However, He does not take us out of this world, we still have to live our lives “down here”. Yet, we know that we are on our way to a better place, a heavenly one, where our revised citizenship will guarantee us a place.
- Life through death
The Church is the only society on earth that never loses a member through death!
Even if we say we have no fear of death, most of us would have to admit that we do fear the process of dying, maybe the pain or the indignities that may come with age or disease.
Yet for the Christian death is but the gateway to something far better – yes, we may wonder about it as it will be different and, as yet, it remains unknown. However, there is one critical fact, that we go to be with Jesus, the One who loved us with an amazing love, far greater than we have known here. So the Church never loses a member, they just pass from one “branch” to another, the Church on earth to the Church in heaven.
One comes to the rescue, making various changes.
Daily Telegraph Crossword Clue
I always enjoy a good, cryptic crossword, even though I often cannot completely solve it, even with the help of the latest electronic aids.
The answer to the clue given above is SAVIOUR. It is an anagram of “various” – the hint being in the word “changes”.
The first part of the clue tells us what a saviour does, he comes to the rescue of those in need. There is no greater Saviour than our Lord Jesus Christ who came to this world expressly to save us from our sin – and to encourage and help us make “various changes” to our sinful lives.
“Yes,” said Queen Lucy. “In our world too, a stable once had something inside it that was bigger than our whole world.”
Those of us who are fans of Dr. Who will know that the Tardis seems very much bigger on the inside than on the outside. In the last of the Chronicles of Narnia. C.S.Lewis used the same idea and “Queen Lucy” related this to the birth of Jesus Christ.
He was in the manger as a little baby, someone we would all see as quite small. Yet that baby was God, bigger than our planet, bigger than our universe, but who had become a tiny baby so that He could carry out the plan to save the world from sin and evil.
At Christmas, when we look at pictures or models of the manger we should never forget that the one lying there was truly greater than anything we can ever imagine.
- Jesus Christ
…but you see although He was really man, He was not merely man.
In his commentary on the first epistle of John, Guy King demonstrates time and again his skill with words, putting together similar sounding but contrasting phrases.
Yes Jesus was really man. He walked this earth like any man, He got tired and hungry, He talked with all sorts of folk. Yet He was not merely man. He demonstrated that He was someone very special by His teaching, by His miracles and by His resurrection from the dead.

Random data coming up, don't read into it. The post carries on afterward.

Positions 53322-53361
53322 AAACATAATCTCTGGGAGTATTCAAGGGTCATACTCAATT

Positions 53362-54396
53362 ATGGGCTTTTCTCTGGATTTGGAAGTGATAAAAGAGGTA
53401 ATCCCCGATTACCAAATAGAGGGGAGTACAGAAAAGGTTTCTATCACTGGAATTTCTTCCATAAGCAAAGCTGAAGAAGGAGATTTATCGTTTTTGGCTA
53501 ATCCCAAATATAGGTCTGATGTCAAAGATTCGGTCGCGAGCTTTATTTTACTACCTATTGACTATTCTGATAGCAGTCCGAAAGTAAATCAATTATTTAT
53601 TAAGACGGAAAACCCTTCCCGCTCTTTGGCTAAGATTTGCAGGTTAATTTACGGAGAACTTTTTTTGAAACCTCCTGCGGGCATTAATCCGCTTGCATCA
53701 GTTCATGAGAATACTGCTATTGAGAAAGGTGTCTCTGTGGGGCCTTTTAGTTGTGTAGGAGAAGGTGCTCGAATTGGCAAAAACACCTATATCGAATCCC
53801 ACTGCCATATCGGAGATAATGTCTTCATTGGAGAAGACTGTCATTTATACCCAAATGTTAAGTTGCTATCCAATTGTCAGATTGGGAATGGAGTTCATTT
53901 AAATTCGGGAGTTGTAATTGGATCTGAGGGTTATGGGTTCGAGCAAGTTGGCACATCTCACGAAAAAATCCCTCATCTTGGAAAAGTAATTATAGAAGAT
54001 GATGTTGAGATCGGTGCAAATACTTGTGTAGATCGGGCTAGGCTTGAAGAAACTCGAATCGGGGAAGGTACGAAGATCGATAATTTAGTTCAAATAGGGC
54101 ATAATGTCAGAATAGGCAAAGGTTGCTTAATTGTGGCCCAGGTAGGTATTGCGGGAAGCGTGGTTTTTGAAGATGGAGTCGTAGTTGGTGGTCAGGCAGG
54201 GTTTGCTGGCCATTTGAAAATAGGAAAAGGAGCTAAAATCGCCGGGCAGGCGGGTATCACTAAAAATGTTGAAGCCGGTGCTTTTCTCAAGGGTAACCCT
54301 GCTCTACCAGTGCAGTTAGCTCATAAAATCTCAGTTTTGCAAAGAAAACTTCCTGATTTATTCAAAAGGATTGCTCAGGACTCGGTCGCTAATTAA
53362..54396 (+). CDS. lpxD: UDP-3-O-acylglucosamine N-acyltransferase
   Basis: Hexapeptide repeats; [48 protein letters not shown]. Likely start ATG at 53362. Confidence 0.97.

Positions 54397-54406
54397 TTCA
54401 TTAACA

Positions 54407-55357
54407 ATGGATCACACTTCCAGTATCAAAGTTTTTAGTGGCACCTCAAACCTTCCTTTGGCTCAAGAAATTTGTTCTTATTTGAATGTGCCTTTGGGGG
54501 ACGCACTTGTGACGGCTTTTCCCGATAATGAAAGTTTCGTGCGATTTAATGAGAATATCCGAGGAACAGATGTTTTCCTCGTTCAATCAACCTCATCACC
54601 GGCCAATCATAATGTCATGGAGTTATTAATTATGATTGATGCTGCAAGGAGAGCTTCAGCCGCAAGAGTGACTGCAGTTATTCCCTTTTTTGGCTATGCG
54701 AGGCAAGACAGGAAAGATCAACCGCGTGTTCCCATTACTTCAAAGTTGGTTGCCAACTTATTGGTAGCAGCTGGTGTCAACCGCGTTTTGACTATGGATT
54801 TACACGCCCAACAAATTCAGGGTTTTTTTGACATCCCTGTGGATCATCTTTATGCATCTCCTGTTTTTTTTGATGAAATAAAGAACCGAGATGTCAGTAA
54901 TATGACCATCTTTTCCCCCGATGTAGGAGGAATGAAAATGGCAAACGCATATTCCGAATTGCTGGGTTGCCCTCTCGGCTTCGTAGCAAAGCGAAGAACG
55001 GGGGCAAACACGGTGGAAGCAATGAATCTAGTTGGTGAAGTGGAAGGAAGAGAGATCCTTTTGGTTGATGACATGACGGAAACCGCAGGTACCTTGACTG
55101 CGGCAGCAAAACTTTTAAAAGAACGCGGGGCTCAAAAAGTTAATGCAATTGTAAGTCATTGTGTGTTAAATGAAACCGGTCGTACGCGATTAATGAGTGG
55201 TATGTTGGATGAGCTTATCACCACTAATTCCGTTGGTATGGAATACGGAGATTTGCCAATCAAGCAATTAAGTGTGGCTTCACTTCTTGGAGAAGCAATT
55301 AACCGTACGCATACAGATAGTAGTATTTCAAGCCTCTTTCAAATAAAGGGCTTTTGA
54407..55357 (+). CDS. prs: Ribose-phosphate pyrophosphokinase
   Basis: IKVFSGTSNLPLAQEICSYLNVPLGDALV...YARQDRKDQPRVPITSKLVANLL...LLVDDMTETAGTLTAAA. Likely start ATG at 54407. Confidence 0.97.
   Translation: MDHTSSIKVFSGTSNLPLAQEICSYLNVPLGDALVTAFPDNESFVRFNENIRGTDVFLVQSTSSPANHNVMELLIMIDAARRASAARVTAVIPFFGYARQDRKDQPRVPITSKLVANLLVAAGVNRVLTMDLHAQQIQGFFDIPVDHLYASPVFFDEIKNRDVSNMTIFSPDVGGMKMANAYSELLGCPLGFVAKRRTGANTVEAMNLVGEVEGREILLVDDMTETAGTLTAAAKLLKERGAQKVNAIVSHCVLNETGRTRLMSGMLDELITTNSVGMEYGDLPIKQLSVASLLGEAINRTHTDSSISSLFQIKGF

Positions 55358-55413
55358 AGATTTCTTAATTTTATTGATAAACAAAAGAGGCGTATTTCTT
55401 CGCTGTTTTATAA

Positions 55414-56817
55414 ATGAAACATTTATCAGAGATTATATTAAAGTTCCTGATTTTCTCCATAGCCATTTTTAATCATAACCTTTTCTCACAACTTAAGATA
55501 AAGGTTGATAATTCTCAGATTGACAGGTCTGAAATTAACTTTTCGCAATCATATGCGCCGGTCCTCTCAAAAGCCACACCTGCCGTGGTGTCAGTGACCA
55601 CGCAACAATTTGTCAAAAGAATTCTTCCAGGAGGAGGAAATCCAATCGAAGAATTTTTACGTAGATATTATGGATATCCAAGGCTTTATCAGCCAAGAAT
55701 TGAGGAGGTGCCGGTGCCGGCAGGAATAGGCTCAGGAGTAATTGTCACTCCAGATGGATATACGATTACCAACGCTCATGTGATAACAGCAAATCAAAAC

Because He was not merely man but the unique God-man, He, alone, can save us.
We are more wicked than we ever realised, but more loved than we ever dreamed.
Leaflet on “Christianity Explored”.
John, in his first epistle, twice makes the statement “God is love”. So we stress this fact over and over again in our explanation of Christianity – and rightly so. Yet, often, we do not really appreciate the depth of this love. Nor shall we until we see how unlovely we are in God’s eyes. We are all disfigured by sin. Maybe we avoid the “big” sins like robbery with violence or murder but we do not avoid the ones which maybe do not matter in the eyes of the law of the land – pride, jealousy, self-centredness and so on. But in God’s eyes these do matter and so He sees us as filthy sinners, “more wicked than we ever realised.”
However, despite this He loves us with a love that no human could ever truly imagine. He loves us so much, that, in Jesus, God died for you and for me. Love cannot be greater than this.
Evangelism is just one beggar telling another beggar where to find bread.
It was said that old-time tramps used to leave signs for one another, showing where it was worth asking for a meal. In one sense that is what the Church is or should be doing, putting out markers saying where “bread” is to be found.
Not physical bread – although this may well be needed – but spiritual bread. The members of the Church, however grand they might appear to be, are beggars to begin with, needing the gift of spiritual bread from God to start their Christian journey.
So Christian Evangelism is all about telling others where or how we found that bread and how or where they can find it for themselves.
Scripture quotations are taken from the Holy Bible, New International Version. © 1973,1978,1984, International Bible Society. Used by permission of Hodder and Stoughton, a member of the Hodder Headline Group. All rights reserved.